T ires a n d

G lass c o n ta in e rs
S teel
P rim ary

1 9 5 0 -6 0

. . . .

.....................................

......................................................................

0 .8

2 .4

0 .7

2 .4

5 .8

..........................................................

1.1

0 .5

F o o tw e a r




.............................

C ig a re tte s

24

a lu m in u m

2 9

..........................................................

0 .0

2 .0

GROW TH

IN O U T P U T P E R

M AN-HO UR

FOR S E L E C T E D

I N D U S T R I E S . 1 9 5 0 -6 0 A N D 1960-70

AIR TRANSPORTATION

GAS AND ELECTRIC UTILITIES

RAILROADS

BITUMINOUS COAL

TIRES AND TUBES

GLASS CONTAINERS

STEEL

PRIMARY ALUM INUM

CIGARETTES

FOOTWEAR




0

4.0

6.0

8.0

10.0

AVERAGE AN N U AL PERCENT CHANGE

*No change

U.S. DEPT. OF LABOR
BUREAU OF LABOR STATISTICS

25

H o w C h a n g e s in
In d u s t r y P r o d u c t iv it y
R e la t e to
C h a n g e s in E m p lo y m e n t
Many people th ink that productivity increases lead automatically to employment
declines. The chart shows that this relationship is not necessarily true. Between 1960
and 1970, for example, productivity went up in almost every industry, and employment
also grew in almost h alf o f them.
Industries that have large productivity increases often have large output increases
that lead to an expansion o f employment. This situation occurred in the air transportation
and the radio and T V industries. Productivity growth in petroleum pipelines also was
associated w ith a large increase in output, but technological improvements enabled this
industry, which has been highly mechanized from its origins, to expand production
while reducing its already low employment. On the other hand, there were some in­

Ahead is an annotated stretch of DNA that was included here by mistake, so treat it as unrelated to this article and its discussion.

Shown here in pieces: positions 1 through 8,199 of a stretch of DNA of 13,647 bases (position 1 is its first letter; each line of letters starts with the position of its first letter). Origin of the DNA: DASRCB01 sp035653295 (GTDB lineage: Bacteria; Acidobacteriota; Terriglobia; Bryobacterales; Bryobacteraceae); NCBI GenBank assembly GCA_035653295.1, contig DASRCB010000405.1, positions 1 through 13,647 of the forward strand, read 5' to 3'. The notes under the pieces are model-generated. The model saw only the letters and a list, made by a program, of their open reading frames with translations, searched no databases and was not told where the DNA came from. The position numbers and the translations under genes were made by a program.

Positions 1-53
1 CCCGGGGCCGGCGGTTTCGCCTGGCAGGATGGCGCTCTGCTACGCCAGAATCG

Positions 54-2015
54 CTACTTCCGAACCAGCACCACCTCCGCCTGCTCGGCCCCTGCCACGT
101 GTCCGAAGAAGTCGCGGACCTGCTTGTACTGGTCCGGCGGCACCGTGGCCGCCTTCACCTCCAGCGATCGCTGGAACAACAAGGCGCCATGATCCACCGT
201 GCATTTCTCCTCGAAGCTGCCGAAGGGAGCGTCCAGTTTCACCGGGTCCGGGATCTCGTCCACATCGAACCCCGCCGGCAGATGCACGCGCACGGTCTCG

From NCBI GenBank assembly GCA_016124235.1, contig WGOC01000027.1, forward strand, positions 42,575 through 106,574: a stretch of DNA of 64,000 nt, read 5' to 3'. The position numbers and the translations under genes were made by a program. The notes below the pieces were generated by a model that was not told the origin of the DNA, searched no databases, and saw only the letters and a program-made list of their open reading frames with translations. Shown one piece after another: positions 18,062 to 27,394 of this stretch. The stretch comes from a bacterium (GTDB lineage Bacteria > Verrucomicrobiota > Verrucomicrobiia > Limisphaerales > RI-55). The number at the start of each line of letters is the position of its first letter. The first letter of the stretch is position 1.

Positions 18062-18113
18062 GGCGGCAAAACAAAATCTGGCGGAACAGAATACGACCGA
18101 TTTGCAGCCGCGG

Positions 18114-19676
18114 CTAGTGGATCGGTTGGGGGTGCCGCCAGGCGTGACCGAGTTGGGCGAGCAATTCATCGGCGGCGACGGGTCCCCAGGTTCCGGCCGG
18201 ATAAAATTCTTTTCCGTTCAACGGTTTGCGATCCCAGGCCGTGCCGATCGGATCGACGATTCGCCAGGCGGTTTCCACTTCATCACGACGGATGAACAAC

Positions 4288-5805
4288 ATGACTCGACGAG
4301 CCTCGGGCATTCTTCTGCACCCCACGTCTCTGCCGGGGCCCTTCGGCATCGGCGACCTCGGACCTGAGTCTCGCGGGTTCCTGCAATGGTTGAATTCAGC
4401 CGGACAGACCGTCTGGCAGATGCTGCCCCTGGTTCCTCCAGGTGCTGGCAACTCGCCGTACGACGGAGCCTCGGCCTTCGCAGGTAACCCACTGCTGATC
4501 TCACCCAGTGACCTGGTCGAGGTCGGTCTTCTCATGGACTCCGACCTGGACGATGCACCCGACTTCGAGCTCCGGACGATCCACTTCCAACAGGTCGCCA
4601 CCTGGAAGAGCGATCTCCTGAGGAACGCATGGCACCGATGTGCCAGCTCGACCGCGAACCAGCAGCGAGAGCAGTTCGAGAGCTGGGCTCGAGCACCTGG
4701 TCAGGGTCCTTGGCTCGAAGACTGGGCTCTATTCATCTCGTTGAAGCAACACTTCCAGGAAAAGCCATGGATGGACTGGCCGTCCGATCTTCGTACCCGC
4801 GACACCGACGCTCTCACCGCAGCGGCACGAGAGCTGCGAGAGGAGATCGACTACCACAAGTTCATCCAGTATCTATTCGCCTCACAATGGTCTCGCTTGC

dustries, such as railroads and coal mining, where employment reductions were associated
w ith high productivity gains in a climate o f stable or declining output.

26



PER CEN T
CHANGE IN
EM PLOYM ENT
8 .0

-

r

A N N U A L P E R C E N T C H A N G E IN O U T P U T P E R M A N - H O U R A N D E M P L O Y M E N T ,
SELECTED

I N D U S T R IE S , 1960-70

-

® Air Transportation

6 .0

• Primary Aluminum

•

Man - Made Fibers
• Radio and TV

4.0

2 .0

• Gas and Electric
Utilities
0 .0

1
6 .0

Hosiery

1
8 .0

. PER CEN T
■ H— CHANGE
10.0 o /m h

Footwear
Petroleum
Pipelines

-2 .0

Coal Mining
#
-4.0



• Railroads (Revenue)

• Cigars
U. S. DEPT. OF LABOR
BUREAU OF LABOR STATISTICS

27

H o w In d u s t r y
P r o d u c t iv it y C h a n g e s
a r e R e la t e d t o
P r ic e M o v e m e n t s
A close inverse relationship exits between changes in prices and changes in produc­
tiv ity , particularly among manufacturing industries.
Prices declined between 1958 and 1968 in industries such as plastics, furs, and
household appliances, where the rate o f productivity increase was larger than average.
On the other hand, prices increased in industries that had small advances in productivity,
such as nuts and bolts. Several exceptions to this general rule can be seen, but the overall
relationship is unmistakeable.

28